(With Jack Shenker)
Egypt’s military generals rode roughshod over human rights and instigated violence against the Egyptian people during the post-Mubarak ‘transition period’, according to a damning pair of reports released by Amnesty International last week.
In the sixteen violent months of army rule that followed Hosni Mubarak’s downfall in February 2011, security forces killed and tortured with impunity – subjecting thousands of civilians to arbitrary arrest and unfair trials, and targeting women activists through a programme of sexual intimidation.
“Unless the soldiers responsible for killing, maiming and abusing protesters are put on trial in front of an independent, civilian court, there is no hope that the victims will see justice or that soldiers will fear punishment if they repeat such crimes,” said Hassiba Sahraoui, deputy director of Amnesty’s Middle East and North Africa programme.
“Male and female protesters were subjected to severe beatings, given electric shocks, sexually threatened and abused by military troops. Thousands were tried or face unfair trial before military courts. Women protesters were singled out for abuse, and months later have been left with mere excuses by the SCAF, instead of independent investigations and redress.” Read more…
There was Sadat’s corrective revolution in 1971, and 2012 gives us the Morsi maneuver, where in one fell swoop the Muslim Brotherhood president removed the country’s top two military generals, cancelled their constitutional addendum and appointed a senior judicial figure as his vice president.
With no discernable reaction to the spate of decisions, Mohamed Morsi seems to have consolidated his power after a month and half in the presidency where it seemed that there was two distinct powers in Egypt, the military and the presidency.
“Egypt’s strategic partners were certainly concerned about the duality of power in Egypt, so there had to be a consolidation of power within one institution and normally it had to be the elected one,” said chief editor of the Egypt Independent Lina Attalah, “I imagine the move was well supported if not blessed by strategic partners because it has been so messy in Egypt amidst two contesting powers and what happened in Sinai served as an index for this state failure.”
Morsi removed head of the supreme council of the armed forces (Scaf) Hussein Tantawi, replacing him with head of the military intelligence Abdel-Fatah El-Sissi. Things seem to have come to a head however after an attack in Sinai 6 August that resulted in the death of 16 Egyptian soldiers. Read more…
If it was a salute to seal the deal, the Scaf chimera of Tantawi and Anan willingly gave it in greeting to president-elect Mohamed Morsi as he stepped out onto the tarmac of the Haykestep, there to be officially handed power by the military. It was a cursory salute mind you, not the official salute they often gave Mubarak, but it would have been more appropriate for them all to sign on the dotted line, bringing to an end the 18-month long negotiation process on the new state.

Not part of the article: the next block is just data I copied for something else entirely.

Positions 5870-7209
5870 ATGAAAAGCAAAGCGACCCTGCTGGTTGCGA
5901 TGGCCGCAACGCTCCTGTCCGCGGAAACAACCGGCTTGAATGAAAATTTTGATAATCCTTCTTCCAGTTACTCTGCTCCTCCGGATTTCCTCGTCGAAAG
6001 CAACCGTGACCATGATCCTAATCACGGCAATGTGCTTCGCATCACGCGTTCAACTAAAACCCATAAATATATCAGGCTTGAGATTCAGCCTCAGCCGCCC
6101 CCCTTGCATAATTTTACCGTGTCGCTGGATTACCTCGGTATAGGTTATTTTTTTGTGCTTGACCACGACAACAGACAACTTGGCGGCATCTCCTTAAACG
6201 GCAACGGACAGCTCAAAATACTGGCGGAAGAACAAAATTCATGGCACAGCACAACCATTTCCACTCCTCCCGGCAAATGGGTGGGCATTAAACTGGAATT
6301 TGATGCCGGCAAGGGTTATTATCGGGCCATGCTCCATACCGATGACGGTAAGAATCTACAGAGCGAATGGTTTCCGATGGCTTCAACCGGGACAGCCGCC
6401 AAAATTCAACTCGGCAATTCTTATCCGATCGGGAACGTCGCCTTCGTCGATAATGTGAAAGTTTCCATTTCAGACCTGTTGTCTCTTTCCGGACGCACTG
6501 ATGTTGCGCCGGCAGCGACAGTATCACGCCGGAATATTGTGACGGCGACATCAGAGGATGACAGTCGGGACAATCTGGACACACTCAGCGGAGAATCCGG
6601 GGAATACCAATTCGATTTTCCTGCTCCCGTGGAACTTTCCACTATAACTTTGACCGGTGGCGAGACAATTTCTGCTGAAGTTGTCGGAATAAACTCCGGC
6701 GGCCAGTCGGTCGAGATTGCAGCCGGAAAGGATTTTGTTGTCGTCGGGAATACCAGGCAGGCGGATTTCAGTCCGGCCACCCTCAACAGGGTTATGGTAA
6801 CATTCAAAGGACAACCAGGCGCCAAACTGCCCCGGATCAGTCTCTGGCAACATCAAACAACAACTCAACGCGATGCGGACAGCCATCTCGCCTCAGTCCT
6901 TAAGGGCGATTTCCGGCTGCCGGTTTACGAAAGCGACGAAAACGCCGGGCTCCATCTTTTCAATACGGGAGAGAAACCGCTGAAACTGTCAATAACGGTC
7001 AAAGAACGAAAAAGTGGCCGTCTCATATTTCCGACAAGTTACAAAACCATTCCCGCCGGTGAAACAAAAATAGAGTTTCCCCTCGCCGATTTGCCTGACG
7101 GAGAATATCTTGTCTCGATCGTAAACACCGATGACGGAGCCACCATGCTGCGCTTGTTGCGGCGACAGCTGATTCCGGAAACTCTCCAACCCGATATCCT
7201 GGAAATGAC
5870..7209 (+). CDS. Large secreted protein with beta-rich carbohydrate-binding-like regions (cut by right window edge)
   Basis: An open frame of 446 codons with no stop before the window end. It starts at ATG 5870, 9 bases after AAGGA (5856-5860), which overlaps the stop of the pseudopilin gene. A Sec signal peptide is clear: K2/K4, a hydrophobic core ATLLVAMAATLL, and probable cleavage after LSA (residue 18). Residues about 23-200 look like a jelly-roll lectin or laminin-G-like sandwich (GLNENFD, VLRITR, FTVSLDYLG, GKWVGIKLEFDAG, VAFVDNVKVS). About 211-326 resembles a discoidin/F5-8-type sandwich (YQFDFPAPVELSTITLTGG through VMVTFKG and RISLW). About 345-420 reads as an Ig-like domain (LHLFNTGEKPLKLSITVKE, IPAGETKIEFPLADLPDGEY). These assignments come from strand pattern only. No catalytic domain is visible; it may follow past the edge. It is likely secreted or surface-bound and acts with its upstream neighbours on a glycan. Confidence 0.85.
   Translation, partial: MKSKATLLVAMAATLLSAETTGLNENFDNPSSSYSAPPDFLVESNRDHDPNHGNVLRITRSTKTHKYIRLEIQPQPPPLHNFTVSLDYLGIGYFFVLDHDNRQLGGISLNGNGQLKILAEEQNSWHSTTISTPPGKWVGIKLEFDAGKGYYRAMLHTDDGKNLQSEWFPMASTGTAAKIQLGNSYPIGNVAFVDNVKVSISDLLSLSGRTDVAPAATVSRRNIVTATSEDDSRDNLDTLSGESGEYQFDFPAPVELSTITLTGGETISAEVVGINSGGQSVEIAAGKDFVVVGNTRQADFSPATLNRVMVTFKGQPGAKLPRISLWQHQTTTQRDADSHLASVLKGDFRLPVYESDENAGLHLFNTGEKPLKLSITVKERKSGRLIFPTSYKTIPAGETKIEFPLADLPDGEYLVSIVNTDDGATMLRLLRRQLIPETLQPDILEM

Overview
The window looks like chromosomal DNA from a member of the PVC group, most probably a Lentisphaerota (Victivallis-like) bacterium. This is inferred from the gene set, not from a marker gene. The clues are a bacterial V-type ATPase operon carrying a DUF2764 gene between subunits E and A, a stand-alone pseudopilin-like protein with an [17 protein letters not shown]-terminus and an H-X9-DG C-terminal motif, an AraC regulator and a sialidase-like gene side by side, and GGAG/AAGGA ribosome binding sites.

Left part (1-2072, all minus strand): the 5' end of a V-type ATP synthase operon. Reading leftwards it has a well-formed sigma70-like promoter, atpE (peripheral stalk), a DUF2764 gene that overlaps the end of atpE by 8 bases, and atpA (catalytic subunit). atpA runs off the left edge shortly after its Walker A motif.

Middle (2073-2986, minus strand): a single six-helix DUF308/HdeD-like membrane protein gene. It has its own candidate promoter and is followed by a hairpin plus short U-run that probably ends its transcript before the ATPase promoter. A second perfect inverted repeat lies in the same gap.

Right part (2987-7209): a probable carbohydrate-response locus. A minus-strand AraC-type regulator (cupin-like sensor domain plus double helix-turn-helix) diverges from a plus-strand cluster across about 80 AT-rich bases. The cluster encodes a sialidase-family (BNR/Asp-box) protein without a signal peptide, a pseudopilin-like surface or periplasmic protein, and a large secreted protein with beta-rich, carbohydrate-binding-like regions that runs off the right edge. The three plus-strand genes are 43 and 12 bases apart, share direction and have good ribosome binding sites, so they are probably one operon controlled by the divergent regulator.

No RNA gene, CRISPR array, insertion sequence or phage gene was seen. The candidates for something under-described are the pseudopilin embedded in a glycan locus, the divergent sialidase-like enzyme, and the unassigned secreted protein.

Meet the new state, same as the old state, just with the avuncular Morsi in the middle. What the Haykestep ceremony indicated was that the old state has succeeded in absorbing the dominant external force in Egyptian politics, the Muslim Brotherhood, into its bulletproof bosom. Through blunt and crude machinations, the deep state as well as the not-so-deep-state has managed to emerge unscathed from a season-long revolt, its functioning bodies more or less intact.
Morsi can riff all he likes on the revolution and its goals to Brotherhood throngs in Tahrir, but with the exception of the 1979 NDP machine and its patronage network of quid pro quo interconnections, the dismantlement of the corrupt embedded state has not happened. Even the NDP stalwarts will survive – and potentially thrive – in a new guise. Read more…
You’re sitting in a café with your friends. A foreign stranger walks in and being the ever-hospitable Egyptian, you invite him to your table. You garrulously bemoan the state of the nation, prices are high, there is a gas shortage, a dastardly plot against the military is being hatched underground – in the metro. The stranger’s interest is piqued, and he texts this information to his foreign intelligence handler.
Ludicrous as this may sound, this is the plot of a state-sponsored ad doing the rounds on Egyptian television channels, warning against talking to foreigners armed with tweet-ready smartphones. The ad is a window on the toxic discourse that has engulfed Egypt since the ouster of the dictator Hosni Mubarak, in those heady days of February 2011.
What has come out of a botched transitional period overseen by the ruling military junta, the supreme council of the armed forces (Scaf), is an extremely polarized society and political process that has culminated in a choice between two options the majority did not want, the old regime that was supposedly overthrown and its age-old antagonists the Muslim Brotherhood. Read more…
In the end I walked out, which wasn’t what I was expecting. Nor was I expecting the cameraman on the army APC filming us as we filed past. I had been trapped in between two sets of clashes, thugs on one side and military and residents on the other. I didn’t know where to go. And on Hosni’s birthday of all days.
The clashes had already started at Abbaseya by the time I arrived. Abbaseya is not like Tahrir, it’s a perpetual death trap for protesters. There are no safe exits, and there are many people there that are generally annoyed by your presence, and are willing to let you know about it. It’s also huge, which should be an advantage when you’re scurrying off, but it isn’t because you have further ground to cover to get away.
At that point it was rock-throwing and the army were firing water from a cannon at protesters. The clashes were further up the street and as I walked up to the front tear gas was fired. The army had advised that people go to Tahrir, and not the MOD, Tahrir now being a center point for people who had long forsaken the revolution, such as the Muslim Brotherhood. You know that Tahrir is not the place to be when Mustafa Bakri is there; then it’s definitely not the place for any sort of pro-revolution, anti-Scaf action.
This was different from other clashes in that protesters didn’t return to the same line after the gas cleared; they merely retreated and set up a new boundary. The gas was potent, with a long range, and the stifling summer heat kept the pungent stench permeating through the air. The protesters weren’t only Salafis like the media keeps regurgitating. There were the usual types who tend to be at these things, the street movements and those who were just opposed to military rule. Read more…